Security Identifier (SID) to User Identifier (uid) ResolutionSystem

John E. Malmberg wb8tyw at
Sun Dec 26 17:05:14 GMT 1999

> On Fri, 24 Dec 1999, Luke Kenneth Casson Leighton wrote:
> (and .html)

The first issue that comes to mind is that it defeats a "Security Feature"
that Microsoft Implemented as part of it's SID structure.

A SID generated for a group or a user is guaranteed unique for all time,
never to be seen again.  No reuse.

If a user or group is deleted, that SID is also gone, never to be seen

This is guard against a new user or group inheriting unwarranted access from
the reuse of a user identification number.

An example is a Corporate Auditing Group that is assigned a group number for
high access for a visiting Audit.  The group leaves and the accounts are
deleted.  But someone forgets to remove the group from the ACE on the
sensitive files.

A few years later, the Group number is reused for E-mail accounts for
non-privileged mail runners and other gophers.  And someone gets a surprise
when they poke around.

I realize that most sites would be expected to keep better records and other
controls, but the Microsoft method prevents this type of security accident
from happening.  And as another thread recently covered, it is not good
publicity for SAMBA to be associated with this type of a security problem.

The press is never really interested in the details or the true guilty
parties.  The boss is not either, and the person telling the story to him
may have a vested interest in deflecting blame.

In order for a SAMBA generated user or group SID to behave as expected in an
NT domain, it must also have a lifetime unique value.  This basically means
marrying the RID with an always increasing number for each SID issued.  Of
course that also means that the RID is unique for the SAMBA or POSIX
security area.

Automatically generating these SIDS should be easily done, either by keeping
track of the last SID generated by the authoritative server, or possibly
encoding the current date/time down to the second as part of the SID.

Automatically generating a POSIX account and UID based on a SID generating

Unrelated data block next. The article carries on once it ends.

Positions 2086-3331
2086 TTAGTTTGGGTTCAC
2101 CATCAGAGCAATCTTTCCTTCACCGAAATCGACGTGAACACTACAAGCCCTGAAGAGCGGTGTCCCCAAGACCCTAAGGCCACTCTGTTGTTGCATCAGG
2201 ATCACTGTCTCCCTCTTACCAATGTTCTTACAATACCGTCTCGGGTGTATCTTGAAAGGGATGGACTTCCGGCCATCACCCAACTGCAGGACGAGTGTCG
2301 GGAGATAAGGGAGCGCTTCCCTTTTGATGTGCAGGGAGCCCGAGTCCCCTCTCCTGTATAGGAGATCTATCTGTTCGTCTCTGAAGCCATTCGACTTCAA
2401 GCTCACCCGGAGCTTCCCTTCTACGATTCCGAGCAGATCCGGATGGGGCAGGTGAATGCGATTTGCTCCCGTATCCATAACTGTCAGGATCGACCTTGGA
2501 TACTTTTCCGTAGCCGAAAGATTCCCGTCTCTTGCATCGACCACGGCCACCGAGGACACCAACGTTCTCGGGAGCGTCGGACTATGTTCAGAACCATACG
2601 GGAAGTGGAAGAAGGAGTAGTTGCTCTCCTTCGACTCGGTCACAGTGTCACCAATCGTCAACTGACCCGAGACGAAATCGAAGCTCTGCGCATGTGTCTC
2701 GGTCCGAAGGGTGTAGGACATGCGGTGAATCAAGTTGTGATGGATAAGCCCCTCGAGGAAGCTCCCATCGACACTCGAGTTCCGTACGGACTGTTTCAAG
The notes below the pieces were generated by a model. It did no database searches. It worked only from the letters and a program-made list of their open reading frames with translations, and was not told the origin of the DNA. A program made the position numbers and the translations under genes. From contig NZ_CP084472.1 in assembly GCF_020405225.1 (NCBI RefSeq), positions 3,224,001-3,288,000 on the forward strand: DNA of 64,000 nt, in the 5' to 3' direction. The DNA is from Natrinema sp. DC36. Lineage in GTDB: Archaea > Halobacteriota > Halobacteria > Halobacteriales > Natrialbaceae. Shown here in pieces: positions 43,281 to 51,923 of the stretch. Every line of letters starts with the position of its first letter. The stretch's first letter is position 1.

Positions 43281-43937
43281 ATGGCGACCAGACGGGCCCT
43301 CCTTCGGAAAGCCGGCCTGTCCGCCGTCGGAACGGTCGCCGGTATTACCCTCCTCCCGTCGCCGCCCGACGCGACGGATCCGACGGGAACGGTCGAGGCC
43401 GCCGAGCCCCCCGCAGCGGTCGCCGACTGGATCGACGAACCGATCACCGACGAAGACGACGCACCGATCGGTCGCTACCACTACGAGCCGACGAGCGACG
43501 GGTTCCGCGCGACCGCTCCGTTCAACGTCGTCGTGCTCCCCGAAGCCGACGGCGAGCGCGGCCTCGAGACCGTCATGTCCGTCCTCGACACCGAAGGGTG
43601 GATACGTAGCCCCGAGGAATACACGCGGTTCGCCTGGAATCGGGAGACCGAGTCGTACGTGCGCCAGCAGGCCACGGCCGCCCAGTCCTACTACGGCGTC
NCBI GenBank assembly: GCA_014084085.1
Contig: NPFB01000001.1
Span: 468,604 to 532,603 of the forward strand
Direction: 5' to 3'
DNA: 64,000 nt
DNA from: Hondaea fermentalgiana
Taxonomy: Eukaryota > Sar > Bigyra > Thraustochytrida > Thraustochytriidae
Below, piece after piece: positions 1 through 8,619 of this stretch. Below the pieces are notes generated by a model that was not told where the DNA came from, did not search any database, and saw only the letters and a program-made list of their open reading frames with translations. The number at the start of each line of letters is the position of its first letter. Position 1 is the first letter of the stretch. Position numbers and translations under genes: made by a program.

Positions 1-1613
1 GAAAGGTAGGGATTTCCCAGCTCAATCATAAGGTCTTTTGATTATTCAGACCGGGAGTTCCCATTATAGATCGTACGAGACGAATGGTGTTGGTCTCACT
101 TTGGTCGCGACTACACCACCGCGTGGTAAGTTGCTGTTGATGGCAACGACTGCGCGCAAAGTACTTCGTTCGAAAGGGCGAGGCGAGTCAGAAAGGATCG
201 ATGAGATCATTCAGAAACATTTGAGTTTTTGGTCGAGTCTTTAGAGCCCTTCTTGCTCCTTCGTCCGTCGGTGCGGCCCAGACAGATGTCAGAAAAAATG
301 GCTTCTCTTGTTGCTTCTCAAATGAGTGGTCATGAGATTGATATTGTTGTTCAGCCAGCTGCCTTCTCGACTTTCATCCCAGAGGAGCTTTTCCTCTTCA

an NT system has it's own problems.  The exact SID that the NT will generate
for a specific user can not be predicted, and as such any automatic mapping
would have to assume that no existing POSIX accounts with the same UID.

Therefore, any creation of POSIX accounts or UIDs would need some
customization for the local security policies.

While the ideal case is that you can start out with a clean security policy,
in most cases the reality is that you will be given the task of reconciling
the POSIX and NT security environment where at least one or more of them is
already populated.  And in many cases not by someone who did any advance

The solution that I would recommend on creating the POSIX accounts is to
ignore the value of the NT SIDs entirely.  Instead use the named NT group
membership of the account to determine how to create the POSIX account.

A database that maps NT groups to Posix groups could be a useful aid in this
Or some global parameters in a config file or script can be set to identify
what NT groups correspond to what POSIX security groups.  A priority list
parameter can be used to resolve what primary GID the POSIX account can be
generated when the NT account is a member of more than one group.

NT has the concept of a primary group designation for POSIX purposes, and
this designation is ignored under the NT ACL security.  SAMBA might be able
to take advantage of this for deciding what Posix GID to assign to the
account.  However it may be prudent to for the design to allow for the case
where the NT primary group can not be used.

So designating the GID automatically is basically no problem, and most
sysadmins that I am aware of have scripts for adding accounts that
automatically generate a unique UID values, along with creating the home
directory.  It is this sort of script that SAMBA would need to invoke,
passing the other parameters.

After the POSIX account is created, a local copy of the external NT SID or
Pathworks SID could be maintained in a lookup database to speed up security
related functions.

As a practical example:

Currently I have an OpenVMS UAF (POSIX UID Compliant) database automatically
maintained by scanning an NT database.  In this case SAMBA is not used, but
Pathworks is.  The same principles apply though.

A host based script uses Pathworks to dump the members of selected groups.
The members of these groups are compared with the OpenVMS UAF database.  If
there are new accounts, they are added with the appropriate POSIX group
based on a priority algorithm built into the script.  If an existing user is
found to now be a member of a new group, then that group is added .  Then
the any group memberships that the existing users that hold, that the NT
users no longer hold are removed.

While it is not done in the real-time fashion described in Luke's document,
the basic principles to make it so should not be difficult to implement.

wb8tyw at

More information about the samba-technical mailing list